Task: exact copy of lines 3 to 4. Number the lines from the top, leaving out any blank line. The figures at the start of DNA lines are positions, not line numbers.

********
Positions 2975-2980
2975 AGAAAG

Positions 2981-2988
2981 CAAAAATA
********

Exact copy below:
Positions 2981-2988
2981 CAAAAATA